The Rubber Workers union can celebrate a potentially major victory in its long-running feud with Bridgestone/Firestone Inc.
When the National Labor Relations Board converted the 10-month strike by the former United Rubber Workers against Bridgestone/Firestone to an unfair labor practice strike, the company was ordered to rehire the union members who struck. Besides the recall, those URW members who agreed to return to work May 22 will be eligible for back pay, which could total millions of dollars.
If the decision holds-it faces a legal challenge by the company-the URW can claim at least a partial victory. The union will remain as the bargaining agent for workers at Bridgestone/Firestone, and many members will return to their jobs with back pay.
At the same time, 500 of the original workers who struck have retired, and 1,300 crossed the picket line. And the long, costly battle with Bridgestone/Firestone helped push the URW to merge into the larger United Steelworkers of America.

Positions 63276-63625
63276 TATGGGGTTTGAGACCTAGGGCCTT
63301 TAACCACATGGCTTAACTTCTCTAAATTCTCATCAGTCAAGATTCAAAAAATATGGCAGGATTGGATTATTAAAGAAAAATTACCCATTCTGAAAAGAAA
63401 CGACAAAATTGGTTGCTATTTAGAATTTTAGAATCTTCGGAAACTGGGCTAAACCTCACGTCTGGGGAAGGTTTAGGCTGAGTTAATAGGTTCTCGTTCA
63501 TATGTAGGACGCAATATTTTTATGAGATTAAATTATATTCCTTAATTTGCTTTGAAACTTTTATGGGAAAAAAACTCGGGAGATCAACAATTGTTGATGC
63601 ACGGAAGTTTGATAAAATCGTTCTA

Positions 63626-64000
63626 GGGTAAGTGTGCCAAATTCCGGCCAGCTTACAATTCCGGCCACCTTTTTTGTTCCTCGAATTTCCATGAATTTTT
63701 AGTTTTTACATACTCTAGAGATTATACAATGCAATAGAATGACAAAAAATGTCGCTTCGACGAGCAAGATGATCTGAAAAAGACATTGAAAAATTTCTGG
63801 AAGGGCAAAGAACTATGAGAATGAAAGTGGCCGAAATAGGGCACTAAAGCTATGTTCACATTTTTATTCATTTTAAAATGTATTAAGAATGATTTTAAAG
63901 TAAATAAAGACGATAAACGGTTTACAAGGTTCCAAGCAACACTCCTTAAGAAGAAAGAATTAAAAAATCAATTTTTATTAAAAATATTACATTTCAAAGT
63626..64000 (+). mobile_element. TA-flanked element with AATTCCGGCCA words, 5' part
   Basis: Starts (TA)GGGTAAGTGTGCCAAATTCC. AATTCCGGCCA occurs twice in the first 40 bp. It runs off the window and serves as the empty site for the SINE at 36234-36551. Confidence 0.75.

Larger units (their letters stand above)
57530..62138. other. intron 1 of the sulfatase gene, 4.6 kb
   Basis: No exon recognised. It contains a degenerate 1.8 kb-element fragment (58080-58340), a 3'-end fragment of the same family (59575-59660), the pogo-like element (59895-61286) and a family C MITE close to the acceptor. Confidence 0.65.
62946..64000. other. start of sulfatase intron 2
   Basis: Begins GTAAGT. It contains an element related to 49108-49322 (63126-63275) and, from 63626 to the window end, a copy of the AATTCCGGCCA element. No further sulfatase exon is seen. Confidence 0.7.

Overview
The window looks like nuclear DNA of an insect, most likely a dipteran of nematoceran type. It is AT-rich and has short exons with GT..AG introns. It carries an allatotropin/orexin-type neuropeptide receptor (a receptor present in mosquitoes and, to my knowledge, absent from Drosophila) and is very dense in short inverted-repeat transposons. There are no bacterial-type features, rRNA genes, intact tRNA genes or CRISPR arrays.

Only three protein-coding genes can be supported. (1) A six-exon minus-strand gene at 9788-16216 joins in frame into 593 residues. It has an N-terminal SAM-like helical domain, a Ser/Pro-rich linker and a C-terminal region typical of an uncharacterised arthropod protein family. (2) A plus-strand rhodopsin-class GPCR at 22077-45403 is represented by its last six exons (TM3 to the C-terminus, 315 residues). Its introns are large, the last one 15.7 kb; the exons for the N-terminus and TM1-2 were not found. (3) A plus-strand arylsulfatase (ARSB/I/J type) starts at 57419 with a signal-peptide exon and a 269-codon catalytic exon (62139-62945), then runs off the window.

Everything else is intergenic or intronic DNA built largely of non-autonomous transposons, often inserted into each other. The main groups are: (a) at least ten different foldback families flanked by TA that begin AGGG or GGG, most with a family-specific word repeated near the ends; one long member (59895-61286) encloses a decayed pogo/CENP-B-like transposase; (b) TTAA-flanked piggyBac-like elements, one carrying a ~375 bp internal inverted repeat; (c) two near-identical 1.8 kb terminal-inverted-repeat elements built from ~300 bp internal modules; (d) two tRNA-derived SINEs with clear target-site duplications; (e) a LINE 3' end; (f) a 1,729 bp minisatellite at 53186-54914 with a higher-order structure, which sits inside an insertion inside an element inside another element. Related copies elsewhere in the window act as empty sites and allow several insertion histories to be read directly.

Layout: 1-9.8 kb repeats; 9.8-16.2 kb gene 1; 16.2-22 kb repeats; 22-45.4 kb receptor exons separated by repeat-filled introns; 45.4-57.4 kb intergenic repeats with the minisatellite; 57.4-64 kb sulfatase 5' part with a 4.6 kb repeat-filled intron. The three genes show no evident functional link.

It's surprising, in some ways, that Bridgestone/Firestone would stumble in its attempt to bring the union to heel. The company seemed to be operating carefully to avoid the fate of Pirelli Armstrong Tire Corp., which, in a similar situation, had to recall 1,000 workers at two plants when the NLRB converted a walkout to an unfair labor practice strike.
Perhaps Bridgestone/Firestone's strategy wasn't so foolproof, after all.
Whatever the outcome, the Bridgestone/Firestone decision won't reverse the downward trend of unionism in the rubber business and industry in general. The pendulum has swung decidedly away from the union movement, and hasn't shown any sign yet of swinging back.
Asbestos, MOCA, natural rubber latex, nitrosamines, benzene-the rubber business has had its share of health-related problems over the years.
Now it's airborne residue from radial tires. A medical study links such rubber dust to an alarming increase in asthma worldwide, especially among children living in urban areas.
More investigations are under way by the medical community. Whether this proves to be a false alarm or a real problem, the rubber industry should get in front of this issue by offering to participate in these studies.